After nearly 50 years of theorizing about it, scientists discovered evidence of the Higgs boson — also known as the God particle — seen as the key to understanding the existence of all mass in the universe. It is a triumph for physicists that opens a whole new arena of scientific inquiry.
Los Angeles will see a lot fewer plastic bags littering its streets, clogging its waterways and making their way into the ocean after the L.A. City Council passed a ban on plastic carry-out bags.
California at long last banned the practice of sentencing juvenile offenders to life in prison without possibility of parole, and the U.S. Supreme Court struck down other states' mandatory life-without-parole sentences for juveniles.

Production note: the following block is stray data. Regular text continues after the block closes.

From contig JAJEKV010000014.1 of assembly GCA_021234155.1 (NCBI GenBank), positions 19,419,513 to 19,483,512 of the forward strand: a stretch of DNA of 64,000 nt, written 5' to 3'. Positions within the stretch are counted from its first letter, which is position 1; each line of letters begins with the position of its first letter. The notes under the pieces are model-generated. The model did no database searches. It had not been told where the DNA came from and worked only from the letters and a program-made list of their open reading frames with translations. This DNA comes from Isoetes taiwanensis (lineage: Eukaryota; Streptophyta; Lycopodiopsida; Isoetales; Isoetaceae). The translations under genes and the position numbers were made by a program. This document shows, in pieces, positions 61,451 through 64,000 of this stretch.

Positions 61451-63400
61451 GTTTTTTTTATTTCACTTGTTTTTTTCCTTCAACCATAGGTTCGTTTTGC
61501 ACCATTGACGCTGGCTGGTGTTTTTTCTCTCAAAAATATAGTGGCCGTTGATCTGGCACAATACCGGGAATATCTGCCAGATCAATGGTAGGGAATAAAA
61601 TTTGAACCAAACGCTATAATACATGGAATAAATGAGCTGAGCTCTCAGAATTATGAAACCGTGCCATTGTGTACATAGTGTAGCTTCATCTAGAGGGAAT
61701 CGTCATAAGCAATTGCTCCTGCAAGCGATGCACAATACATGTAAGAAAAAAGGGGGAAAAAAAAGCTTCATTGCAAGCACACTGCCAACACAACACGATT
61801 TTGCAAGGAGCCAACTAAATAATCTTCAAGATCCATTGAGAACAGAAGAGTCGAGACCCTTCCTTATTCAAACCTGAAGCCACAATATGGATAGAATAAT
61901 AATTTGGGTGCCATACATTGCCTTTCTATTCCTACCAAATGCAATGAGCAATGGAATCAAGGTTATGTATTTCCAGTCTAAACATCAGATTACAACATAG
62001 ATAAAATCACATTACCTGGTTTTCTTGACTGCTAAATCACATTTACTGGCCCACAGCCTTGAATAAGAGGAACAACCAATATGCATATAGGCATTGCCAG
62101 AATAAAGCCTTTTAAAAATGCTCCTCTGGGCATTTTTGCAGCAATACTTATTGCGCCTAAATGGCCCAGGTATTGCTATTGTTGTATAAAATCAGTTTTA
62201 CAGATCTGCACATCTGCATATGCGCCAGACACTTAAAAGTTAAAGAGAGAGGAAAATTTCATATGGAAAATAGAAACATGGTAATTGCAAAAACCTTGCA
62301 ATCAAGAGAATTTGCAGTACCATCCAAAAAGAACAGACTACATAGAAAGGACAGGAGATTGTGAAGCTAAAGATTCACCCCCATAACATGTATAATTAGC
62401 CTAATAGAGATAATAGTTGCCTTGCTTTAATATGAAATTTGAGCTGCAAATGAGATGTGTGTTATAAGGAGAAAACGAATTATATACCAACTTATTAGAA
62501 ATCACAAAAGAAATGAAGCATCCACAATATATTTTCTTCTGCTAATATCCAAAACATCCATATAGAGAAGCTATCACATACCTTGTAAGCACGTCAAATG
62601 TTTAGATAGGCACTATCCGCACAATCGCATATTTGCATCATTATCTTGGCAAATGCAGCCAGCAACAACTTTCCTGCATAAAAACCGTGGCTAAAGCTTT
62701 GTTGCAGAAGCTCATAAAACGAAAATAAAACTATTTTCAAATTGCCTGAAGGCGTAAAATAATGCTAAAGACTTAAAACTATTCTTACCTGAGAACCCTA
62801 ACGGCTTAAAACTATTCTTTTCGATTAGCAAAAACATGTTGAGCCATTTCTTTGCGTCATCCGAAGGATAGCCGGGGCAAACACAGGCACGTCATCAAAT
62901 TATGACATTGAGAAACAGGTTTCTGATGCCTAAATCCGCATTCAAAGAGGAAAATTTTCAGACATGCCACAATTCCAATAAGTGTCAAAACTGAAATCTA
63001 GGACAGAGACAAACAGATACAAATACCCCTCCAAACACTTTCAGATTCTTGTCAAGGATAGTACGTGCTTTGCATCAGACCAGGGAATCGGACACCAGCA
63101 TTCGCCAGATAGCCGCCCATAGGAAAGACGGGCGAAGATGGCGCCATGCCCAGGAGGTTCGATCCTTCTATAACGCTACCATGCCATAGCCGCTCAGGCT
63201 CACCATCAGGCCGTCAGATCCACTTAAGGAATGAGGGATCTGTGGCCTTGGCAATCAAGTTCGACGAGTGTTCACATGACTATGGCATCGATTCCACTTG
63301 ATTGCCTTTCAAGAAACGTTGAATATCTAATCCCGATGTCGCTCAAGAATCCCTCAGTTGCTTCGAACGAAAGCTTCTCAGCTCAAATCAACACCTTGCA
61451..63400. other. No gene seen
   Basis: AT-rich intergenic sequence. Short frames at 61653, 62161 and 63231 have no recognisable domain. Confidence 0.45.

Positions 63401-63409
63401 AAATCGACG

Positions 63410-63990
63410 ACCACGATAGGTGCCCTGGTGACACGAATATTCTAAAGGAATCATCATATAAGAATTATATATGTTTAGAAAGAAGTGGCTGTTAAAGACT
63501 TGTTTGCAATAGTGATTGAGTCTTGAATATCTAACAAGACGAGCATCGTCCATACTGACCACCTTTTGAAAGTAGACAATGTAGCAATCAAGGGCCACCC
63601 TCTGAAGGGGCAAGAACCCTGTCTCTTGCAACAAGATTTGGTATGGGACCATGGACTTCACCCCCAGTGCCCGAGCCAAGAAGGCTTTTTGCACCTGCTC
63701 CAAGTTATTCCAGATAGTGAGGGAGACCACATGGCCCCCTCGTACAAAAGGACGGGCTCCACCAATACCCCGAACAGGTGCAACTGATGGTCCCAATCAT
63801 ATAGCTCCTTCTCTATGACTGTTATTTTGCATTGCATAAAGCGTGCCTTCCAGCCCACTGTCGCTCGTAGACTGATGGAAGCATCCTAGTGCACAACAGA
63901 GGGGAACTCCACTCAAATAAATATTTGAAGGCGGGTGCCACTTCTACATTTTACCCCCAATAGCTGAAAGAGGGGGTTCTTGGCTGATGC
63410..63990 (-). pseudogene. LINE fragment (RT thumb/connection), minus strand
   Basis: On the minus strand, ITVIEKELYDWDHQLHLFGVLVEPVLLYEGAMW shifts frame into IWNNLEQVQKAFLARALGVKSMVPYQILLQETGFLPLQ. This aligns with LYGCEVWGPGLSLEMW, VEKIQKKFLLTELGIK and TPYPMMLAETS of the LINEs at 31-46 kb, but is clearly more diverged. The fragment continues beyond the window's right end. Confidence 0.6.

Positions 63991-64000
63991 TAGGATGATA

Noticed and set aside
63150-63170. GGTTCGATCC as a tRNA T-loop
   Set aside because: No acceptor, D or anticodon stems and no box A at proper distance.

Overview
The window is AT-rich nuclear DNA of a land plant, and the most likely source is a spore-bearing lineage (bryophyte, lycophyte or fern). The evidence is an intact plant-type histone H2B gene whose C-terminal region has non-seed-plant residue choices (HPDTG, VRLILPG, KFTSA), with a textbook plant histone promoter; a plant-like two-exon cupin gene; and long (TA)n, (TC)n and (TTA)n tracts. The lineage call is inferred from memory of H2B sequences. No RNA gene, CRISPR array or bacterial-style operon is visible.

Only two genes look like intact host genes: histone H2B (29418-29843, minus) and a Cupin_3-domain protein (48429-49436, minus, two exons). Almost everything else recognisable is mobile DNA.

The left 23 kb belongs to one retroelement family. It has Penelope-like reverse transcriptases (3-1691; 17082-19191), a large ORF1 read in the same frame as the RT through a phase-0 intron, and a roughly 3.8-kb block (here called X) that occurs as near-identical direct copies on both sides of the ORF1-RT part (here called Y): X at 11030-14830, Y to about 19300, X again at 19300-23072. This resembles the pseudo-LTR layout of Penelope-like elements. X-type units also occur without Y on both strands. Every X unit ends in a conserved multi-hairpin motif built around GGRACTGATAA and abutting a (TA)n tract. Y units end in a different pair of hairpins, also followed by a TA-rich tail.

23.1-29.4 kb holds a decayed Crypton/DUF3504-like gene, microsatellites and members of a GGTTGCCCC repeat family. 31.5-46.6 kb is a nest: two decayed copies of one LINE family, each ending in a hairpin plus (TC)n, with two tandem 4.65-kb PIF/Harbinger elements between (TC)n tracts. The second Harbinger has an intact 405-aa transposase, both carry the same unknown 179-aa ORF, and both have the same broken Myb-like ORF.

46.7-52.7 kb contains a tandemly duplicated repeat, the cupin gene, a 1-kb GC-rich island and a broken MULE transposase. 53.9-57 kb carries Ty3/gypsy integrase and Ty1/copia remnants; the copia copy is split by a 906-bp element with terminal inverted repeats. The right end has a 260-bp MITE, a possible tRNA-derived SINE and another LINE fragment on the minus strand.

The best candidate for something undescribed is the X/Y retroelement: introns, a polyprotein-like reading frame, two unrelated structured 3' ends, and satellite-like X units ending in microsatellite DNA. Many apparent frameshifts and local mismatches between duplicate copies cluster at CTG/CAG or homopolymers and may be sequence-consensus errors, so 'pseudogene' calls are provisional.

A special commission on Los Angeles County jails thoroughly probed the management deficiencies that have made them more dangerous places than they should be. Sheriff Lee Baca has promised to adopt the recommended reforms; if so, that will earn him our gratitude as well.
Car-obsessed L.A. residents survived, indeed flourished, during the second weekend shutdown of a chunk of the 405 — better known as Carmageddon 2 — as part of the construction project to widen and improve the freeway. What the heck, let's make this an annual thing.
Cal State University trustees quickly shelved a plan, just as students were supposed to get a rebate on a small part of their tuition, to impose new fees.
The Curiosity rover's landing on Mars, overseen by the Jet Propulsion Laboratory in La Cañada Flintridge, hit the bull's eye.
Administrators returned Stephen King's "Different Seasons" to the library shelves of Rocklin High School, where it had been wrongly banned by a school committee.